The anonymous woman who left $1.5 million to organizations affiliated with the Jewish Federation wasn’t someone leaders of the organization knew — in fact, she was someone few people knew well at all.
But those who did know her say that the gift, which is to be divided among seven organizations that benefit children in need, makes sense.
“I don’t know much about her childhood,” said Greg Heller, the donor’s wealth planner, “but I can tell you it wasn’t good.”
During her girlhood, his client was orphaned in Japan, Heller said. She made her way alone to the United States, moving in with relatives upon her arrival. But she still struggled — exactly how isn’t clear — and the young woman turned to weaving as an escape.
“She would tell me that when she worked on her weaving, she was able to go into that place in her head that gave her peace,” Heller said. “That was her joy — she loved to do what she did.”
As time went on, the talented weaver turned her passion into a career. Working alone, she built her business from the ground up, becoming a master of the craft and eventually repairing garments for the royal family of England.
Her expertise was recognized in Hollywood as well, said Heller, who counts a number of celebrities among his clientele.
“Any celebrity that I would bring her name up to, knew her or knew of her,” he said.
Throughout her career, she chose to remain mostly in the background, turning down clients that she didn’t like and rarely taking public credit for her work.
She never married or had children of her own, living a somewhat isolated but spiritual life. Through it all, Heller said, she always cared deeply for the welfare of children.
When planning her estate, it was no surprise that she wanted to focus on organizations that offered what she so desperately needed as a child herself — a place to turn for help.
Heller introduced her to Karen Sternfeld, the women’s campaign senior associate director at the Jewish Federation. Heller asked Sternfeld to present his client with a list of organizations to consider for her estate.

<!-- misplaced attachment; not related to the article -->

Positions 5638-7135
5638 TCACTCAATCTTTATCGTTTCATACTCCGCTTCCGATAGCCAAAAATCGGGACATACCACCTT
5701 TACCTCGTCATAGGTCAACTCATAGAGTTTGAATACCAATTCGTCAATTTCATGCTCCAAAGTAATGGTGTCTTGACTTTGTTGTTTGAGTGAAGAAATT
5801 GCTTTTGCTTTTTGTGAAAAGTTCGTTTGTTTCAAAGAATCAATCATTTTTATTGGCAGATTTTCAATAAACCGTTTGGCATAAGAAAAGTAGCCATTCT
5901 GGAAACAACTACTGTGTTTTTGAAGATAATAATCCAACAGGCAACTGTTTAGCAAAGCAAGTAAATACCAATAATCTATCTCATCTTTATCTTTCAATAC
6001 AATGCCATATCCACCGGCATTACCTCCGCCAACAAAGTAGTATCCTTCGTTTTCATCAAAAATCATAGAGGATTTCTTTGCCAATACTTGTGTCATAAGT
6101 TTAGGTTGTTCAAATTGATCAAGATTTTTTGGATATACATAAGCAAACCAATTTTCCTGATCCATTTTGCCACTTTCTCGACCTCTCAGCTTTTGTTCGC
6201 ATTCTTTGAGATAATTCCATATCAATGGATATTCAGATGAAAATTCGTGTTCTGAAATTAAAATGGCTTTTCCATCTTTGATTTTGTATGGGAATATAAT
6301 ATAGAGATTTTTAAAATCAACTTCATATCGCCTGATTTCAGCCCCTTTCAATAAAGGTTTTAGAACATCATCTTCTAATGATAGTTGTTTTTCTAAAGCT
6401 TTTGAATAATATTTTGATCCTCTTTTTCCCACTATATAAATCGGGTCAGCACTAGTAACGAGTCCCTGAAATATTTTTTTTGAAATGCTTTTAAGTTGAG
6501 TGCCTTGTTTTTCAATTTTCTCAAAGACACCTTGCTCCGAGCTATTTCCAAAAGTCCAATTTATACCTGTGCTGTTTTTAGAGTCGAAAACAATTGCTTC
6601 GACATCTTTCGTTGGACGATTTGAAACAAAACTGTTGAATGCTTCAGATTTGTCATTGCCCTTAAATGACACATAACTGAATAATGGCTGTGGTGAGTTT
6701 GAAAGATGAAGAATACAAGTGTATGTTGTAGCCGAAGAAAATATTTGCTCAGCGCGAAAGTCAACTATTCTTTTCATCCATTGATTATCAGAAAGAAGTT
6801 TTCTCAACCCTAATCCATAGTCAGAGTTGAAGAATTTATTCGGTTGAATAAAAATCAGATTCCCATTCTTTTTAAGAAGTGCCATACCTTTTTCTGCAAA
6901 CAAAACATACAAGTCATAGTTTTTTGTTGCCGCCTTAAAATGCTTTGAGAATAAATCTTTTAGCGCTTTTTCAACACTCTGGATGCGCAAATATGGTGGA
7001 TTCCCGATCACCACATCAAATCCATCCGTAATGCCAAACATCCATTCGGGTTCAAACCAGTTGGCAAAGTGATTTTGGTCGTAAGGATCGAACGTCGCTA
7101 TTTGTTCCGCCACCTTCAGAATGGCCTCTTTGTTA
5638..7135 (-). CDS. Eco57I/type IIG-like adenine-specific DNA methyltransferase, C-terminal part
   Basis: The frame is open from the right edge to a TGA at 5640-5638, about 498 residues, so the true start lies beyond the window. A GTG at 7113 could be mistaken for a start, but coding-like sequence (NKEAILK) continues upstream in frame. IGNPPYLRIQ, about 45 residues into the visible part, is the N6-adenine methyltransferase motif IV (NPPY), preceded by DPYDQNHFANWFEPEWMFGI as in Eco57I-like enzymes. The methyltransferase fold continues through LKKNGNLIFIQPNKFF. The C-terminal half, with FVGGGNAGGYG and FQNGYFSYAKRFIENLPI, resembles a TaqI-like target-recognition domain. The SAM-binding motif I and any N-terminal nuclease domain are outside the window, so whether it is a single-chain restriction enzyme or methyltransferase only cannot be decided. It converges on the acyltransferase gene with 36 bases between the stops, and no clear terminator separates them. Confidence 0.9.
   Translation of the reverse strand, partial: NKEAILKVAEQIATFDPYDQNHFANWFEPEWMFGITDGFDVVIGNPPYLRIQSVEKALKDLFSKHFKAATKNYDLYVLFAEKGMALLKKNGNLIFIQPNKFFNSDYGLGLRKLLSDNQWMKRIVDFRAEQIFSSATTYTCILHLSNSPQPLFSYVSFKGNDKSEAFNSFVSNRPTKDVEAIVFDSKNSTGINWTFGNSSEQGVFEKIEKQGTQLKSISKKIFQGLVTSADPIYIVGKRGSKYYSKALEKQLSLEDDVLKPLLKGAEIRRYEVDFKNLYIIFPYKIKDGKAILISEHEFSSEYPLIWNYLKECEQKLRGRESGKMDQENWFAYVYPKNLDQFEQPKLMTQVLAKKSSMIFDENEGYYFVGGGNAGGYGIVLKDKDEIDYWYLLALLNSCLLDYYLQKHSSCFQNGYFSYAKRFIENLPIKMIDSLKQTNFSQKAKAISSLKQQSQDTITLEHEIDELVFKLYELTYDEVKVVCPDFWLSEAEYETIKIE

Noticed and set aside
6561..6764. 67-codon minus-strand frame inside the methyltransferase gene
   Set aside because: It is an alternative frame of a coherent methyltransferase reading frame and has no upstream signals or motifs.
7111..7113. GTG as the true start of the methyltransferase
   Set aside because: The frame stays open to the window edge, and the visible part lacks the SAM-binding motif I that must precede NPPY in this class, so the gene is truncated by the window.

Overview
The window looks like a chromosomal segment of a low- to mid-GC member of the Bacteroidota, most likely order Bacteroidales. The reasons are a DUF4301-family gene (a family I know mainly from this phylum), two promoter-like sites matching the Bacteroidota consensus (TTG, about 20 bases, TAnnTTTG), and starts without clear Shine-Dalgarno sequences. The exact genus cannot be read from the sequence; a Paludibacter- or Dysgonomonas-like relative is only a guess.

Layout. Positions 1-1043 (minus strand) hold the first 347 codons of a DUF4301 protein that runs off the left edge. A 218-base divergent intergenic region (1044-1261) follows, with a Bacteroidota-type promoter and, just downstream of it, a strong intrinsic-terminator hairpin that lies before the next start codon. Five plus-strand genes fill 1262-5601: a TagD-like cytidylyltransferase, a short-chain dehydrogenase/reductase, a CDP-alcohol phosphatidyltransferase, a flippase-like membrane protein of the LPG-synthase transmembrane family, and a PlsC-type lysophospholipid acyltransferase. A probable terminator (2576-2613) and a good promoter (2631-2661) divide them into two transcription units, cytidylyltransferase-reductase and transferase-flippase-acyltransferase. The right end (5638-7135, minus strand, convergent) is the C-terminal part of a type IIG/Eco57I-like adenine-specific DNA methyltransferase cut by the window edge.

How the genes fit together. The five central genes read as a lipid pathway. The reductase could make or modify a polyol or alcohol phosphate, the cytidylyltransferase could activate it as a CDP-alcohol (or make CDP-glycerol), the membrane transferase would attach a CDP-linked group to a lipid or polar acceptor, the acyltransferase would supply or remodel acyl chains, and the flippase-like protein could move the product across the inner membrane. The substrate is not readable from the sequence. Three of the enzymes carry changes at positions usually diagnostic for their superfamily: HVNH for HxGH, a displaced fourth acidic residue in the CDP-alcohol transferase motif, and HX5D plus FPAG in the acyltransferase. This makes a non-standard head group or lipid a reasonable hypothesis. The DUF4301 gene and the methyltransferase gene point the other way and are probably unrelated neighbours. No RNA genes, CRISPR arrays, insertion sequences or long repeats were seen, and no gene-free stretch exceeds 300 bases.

“I started asking her questions and found out very quickly that her area of interest was children in need,” said Sternfeld.
After weighing her options, the donor — without telling anyone why — informed her attorney that she would be leaving $1.5 million to seven organizations Sternfeld told her about.
The scope of the gift came as a surprise to everyone.
“I didn’t know until Greg told me,” said Sternfeld.
Jay Sanderson, the president of the Jewish Federation, said that the most surprising element was the donor’s lack of affiliation with the organization or the Jewish community prior to the gift.
“How can you not be surprised about a donor who comes out of nowhere with such an extraordinary gesture of generosity?” he said. “It’s overwhelming — it’s the highest form of tzedakah.”
For the foundations that received the money, her gift will go a long way toward ensuring that as many kids as possible are reached with their services.
“My goal will be to use the money toward arts enrichment programs,” said Elias Lefferman, president of Vista Del Mar, one of the recipients. “She was an artist in her own right, and I’d hope to maintain that money for children in our residential program, for our school and in our theater.”
Even as the money is distributed, the woman who made it possible will remain something of a mystery. Yet Heller believes that the gift will create a legacy from the gifted artisan’s life.
“She took whatever was damaged and repaired it,” he said, “so that you couldn’t notice where the damage was in the first place.”
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